By Brittany Filippini |Staff Writer|
Dr. Stacey Fraser, one of the directors and actors of Impresario, is sure to stand out with her long list of experience with music and theater. When discussing the reasoning behind stage being set in the Old West Dr. Fraser exclaimed, “The idea of choosing a setting to which the audience can relate is so important; opera can be accessible, it does not have to be high brow.”
This production is sure to be an interesting one because the students are not the only ones who are showcasing their acting skills but the professors here on campus are showcasing their abilities also.
“The main goal is to show the San Bernardino Community that opera is accessible,” said Dr. Fraser.
According to CSUSB’s website Dr. Fraser has received recognition from international papers such as The New York Times, The San Diego Union Tribune, Oltner Tagblatt of Olten, Switzerland and the Press Enterprise of the Inland Empire.
Dr. Fraser has performed at prestigious places such as the La Jolla Playhouse, the San Diego Opera, and Vancouver Symphony are just a few. According to Dr. Fraser the reasoning behind setting the stage in the Old West in 1882 was to appeal to the community of San Bernardino because there was an opera house established here in 1882.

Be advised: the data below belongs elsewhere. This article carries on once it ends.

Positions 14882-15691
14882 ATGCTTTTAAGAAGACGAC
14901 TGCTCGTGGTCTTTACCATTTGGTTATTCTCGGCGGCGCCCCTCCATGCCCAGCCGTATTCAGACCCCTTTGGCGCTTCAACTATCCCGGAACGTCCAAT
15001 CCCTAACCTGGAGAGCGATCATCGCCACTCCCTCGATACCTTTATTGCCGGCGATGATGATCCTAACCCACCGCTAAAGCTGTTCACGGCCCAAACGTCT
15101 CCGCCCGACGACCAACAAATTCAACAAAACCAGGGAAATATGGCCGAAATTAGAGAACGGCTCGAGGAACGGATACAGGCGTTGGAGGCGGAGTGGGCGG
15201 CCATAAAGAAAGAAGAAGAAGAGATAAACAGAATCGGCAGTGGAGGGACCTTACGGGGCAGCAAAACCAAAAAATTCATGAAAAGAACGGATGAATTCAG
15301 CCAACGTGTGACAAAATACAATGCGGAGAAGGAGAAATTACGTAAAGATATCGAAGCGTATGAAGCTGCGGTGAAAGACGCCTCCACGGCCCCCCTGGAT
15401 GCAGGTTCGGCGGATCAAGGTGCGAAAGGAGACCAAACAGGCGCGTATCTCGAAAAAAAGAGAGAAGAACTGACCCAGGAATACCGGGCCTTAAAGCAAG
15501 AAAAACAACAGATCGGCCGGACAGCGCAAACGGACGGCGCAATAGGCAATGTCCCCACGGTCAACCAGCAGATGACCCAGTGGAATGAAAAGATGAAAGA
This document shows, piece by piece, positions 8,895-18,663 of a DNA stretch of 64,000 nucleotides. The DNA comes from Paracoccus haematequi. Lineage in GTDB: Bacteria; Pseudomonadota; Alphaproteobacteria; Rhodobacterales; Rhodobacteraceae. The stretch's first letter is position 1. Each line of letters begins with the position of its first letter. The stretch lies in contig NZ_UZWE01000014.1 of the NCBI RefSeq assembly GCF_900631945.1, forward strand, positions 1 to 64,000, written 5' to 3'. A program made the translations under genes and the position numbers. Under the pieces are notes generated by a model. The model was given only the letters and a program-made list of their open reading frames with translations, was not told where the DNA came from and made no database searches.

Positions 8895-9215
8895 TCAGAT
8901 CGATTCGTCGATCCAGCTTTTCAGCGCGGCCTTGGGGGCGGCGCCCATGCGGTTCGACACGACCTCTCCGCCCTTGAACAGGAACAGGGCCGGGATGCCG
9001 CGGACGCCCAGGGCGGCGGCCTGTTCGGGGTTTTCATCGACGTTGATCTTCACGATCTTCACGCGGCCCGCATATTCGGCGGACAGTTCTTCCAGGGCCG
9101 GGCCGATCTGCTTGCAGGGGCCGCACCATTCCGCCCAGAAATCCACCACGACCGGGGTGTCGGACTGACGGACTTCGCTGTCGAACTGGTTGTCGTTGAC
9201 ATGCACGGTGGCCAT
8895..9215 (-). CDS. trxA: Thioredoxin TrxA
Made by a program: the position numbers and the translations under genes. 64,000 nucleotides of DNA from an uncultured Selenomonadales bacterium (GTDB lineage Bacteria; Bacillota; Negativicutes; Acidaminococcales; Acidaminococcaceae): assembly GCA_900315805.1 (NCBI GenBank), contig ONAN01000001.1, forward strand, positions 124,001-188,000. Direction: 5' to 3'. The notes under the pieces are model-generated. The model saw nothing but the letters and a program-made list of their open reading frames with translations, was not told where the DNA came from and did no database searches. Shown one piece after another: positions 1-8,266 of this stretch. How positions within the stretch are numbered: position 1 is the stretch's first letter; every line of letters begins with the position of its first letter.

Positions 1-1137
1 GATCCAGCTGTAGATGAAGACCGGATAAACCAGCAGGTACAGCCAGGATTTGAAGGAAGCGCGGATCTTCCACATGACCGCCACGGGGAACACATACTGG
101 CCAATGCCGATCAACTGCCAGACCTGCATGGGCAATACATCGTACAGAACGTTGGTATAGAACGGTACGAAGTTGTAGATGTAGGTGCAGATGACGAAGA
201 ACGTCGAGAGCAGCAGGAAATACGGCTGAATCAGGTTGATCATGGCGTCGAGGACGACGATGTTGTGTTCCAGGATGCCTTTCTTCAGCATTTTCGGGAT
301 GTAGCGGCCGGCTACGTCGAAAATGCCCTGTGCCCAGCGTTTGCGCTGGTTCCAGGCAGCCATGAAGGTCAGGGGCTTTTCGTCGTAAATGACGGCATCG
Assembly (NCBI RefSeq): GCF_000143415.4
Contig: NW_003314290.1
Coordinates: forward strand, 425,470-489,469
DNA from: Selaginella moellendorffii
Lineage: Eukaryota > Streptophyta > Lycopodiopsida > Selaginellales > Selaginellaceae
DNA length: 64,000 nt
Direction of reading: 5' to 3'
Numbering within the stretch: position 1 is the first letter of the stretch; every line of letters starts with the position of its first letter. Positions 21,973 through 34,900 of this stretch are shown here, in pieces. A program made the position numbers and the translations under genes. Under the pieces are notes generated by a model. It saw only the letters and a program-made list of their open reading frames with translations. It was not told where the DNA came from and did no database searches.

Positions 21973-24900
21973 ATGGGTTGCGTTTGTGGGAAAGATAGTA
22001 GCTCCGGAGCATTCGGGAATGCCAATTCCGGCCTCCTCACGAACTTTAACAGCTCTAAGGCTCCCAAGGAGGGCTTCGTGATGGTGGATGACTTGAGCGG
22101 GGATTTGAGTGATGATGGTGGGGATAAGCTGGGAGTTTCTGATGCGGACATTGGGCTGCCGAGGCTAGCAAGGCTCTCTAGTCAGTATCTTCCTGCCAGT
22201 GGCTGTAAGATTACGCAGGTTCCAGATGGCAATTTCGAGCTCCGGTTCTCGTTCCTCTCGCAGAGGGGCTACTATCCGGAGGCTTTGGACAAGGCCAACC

Mozart’s Impresario includes the theme of rivalry between two women who are very demanding and think very highly of themselves or what we refer to as a diva. Back in the day an Impresario was someone who finances a production such as a play, movie, concert, or opera.
The two divas in this play are fighting for the title of being the best opera singer in the Old West. One of the divas is the mistress of the local banker who offers his assistance as long as his mistress is given a part in the opera.
As the play unravels the banker has set his eyes on a new younger women. These two divas eventually come together and cooperate with one another to ensure that the opera will continue.
Impresario contains jealousy and competition, while still having a comedic twist to it. While enjoying this play you will notice songs from other famous operas such as Bizet’s “Carmen” and “Magic Flute” which is another classic of Mozart’s.
The students here at CSUSB can relate to this production because “ the themes in Mozart’s opera are universal and very contemporary despite the fact that he lived over two hundred years ago,” said Dr. Fraser.
This production of Impresario will be CSUSB’s first time performing the famous song play. Impresario will debut April 29 & 30 at 7:30 pm.. For information contact Stacey Fraser at (909) 537-5835 or e-mail her at email@example.com